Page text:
Thunderous, ponderous, and occasionally exciting, Zack Snyder's Batman v. Superman opens with one of those grim proclamations that the creators of modern superhero movies are so fond of: "There was a time above, a time before," intones the voice of Bruce Wayne (Ben Affleck), over a childhood flashback to his parents' death at the hands of a mugger. He continues: "But things fall apart, things on Earth, and what falls…is fallen."
Look, the guy's a masked vigilante, not a philosopher-poet. Unfortunately, that's just what Batman v. Superman keeps trying to turn him into. And not just Bruce Wayne, but nearly every character in this ultimate superhero match-up gets reams of dialogue about good and evil and man and god and virtue and sacrifice and our fallen, fallen world. By the time Kevin Costner shows up to relate a folksy memory about some drowning horses (don't ask), you might find yourself stifling giggles.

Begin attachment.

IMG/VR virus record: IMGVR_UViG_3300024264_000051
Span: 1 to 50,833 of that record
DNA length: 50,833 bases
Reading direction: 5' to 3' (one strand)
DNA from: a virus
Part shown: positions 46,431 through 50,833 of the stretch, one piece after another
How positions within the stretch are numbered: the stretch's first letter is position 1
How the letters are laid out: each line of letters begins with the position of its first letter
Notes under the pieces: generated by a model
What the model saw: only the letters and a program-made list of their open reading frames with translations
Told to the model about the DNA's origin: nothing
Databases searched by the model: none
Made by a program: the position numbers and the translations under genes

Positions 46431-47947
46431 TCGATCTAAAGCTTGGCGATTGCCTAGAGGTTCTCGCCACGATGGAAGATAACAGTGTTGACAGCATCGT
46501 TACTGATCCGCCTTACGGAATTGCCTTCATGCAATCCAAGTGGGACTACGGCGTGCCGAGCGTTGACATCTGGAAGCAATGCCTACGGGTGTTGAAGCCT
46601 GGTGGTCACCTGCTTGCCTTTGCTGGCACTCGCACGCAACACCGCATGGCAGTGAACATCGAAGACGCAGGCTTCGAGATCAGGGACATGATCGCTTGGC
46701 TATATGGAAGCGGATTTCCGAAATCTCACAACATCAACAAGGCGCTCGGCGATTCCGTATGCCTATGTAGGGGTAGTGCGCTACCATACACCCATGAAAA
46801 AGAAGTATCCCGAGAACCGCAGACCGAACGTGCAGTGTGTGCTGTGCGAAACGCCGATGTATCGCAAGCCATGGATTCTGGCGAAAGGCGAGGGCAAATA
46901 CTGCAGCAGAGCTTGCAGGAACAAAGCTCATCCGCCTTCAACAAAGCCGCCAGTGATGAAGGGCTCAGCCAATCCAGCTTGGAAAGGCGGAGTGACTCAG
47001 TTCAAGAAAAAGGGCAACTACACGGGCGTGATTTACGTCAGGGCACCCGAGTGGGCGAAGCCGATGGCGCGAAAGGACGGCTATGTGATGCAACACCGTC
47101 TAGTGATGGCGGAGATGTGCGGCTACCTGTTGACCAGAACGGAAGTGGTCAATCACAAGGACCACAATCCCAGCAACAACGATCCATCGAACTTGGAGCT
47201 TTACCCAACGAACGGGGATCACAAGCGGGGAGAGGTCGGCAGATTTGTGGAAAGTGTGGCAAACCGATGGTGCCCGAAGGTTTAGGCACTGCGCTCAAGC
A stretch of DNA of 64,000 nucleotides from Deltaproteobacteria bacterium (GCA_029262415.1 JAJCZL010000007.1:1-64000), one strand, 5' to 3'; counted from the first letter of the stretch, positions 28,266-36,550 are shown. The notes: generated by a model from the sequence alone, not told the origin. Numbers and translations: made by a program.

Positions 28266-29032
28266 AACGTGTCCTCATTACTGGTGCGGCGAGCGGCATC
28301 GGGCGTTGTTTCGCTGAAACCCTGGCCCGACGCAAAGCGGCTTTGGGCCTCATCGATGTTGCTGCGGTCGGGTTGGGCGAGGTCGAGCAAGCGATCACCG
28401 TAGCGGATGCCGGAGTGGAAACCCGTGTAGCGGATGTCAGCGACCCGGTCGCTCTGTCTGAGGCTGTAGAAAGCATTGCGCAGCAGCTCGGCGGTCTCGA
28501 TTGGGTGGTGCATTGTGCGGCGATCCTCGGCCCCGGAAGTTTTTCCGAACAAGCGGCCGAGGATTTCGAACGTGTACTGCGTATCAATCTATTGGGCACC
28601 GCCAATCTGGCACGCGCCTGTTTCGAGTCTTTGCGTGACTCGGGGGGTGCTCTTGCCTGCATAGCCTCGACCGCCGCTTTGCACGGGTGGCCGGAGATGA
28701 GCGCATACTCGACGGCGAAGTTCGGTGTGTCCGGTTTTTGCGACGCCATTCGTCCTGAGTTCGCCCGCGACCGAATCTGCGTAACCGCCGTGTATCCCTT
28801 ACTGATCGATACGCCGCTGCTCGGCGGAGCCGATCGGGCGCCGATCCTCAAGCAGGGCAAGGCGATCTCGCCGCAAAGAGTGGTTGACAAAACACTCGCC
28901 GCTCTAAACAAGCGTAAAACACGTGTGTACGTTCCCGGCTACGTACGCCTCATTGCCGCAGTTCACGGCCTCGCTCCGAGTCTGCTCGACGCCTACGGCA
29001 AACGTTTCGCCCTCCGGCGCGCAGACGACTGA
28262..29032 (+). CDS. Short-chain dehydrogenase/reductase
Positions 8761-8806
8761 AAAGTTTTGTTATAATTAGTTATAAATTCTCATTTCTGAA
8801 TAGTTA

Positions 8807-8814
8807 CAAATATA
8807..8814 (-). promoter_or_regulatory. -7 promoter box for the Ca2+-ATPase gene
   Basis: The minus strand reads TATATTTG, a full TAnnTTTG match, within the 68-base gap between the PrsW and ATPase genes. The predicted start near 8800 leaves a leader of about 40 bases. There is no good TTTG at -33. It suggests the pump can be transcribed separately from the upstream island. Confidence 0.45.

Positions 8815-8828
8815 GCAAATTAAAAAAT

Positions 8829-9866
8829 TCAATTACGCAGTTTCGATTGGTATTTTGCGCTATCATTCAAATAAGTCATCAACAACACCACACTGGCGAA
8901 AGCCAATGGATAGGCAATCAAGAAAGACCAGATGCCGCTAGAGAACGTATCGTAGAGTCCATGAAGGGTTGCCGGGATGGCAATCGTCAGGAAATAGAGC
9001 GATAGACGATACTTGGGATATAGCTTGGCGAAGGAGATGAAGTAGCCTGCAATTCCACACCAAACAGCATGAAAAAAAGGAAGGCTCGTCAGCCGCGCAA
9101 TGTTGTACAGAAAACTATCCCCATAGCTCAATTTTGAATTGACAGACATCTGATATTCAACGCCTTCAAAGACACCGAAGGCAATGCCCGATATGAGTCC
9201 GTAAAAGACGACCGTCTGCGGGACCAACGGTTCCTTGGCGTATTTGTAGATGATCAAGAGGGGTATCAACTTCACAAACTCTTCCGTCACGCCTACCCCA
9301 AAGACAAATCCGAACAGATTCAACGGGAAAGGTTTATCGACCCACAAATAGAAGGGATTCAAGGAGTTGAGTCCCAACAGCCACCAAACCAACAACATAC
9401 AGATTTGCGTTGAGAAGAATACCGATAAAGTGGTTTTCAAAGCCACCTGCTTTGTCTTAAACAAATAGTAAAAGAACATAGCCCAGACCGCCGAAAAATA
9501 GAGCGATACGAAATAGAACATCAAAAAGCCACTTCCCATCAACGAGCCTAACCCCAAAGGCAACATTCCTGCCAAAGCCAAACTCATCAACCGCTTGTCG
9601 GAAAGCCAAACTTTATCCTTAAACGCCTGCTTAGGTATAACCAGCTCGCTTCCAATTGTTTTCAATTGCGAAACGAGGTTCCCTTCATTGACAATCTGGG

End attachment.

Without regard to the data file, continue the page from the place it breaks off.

But laughing -- seemingly ever -- is the last thing Snyder wants you to do. The director clearly wants his film to mean something. For much of it, Superman (Henry Cavill) is treated as an absolute -- more a philosophical conundrum than a man. The script draws explicit connections between him and drone warfare, and there are endless discussions about whether we can trust one person to have all that power. As the heroes' differences get egged along by young, irritating tech billionaire Lex Luthor (played by Mark Zuckerberg himself, Jesse Eisenberg), the film spends much of its first half in both literal and figurative slow-motion, as characters mutter and mull and ponder these issues, often in the least compelling ways.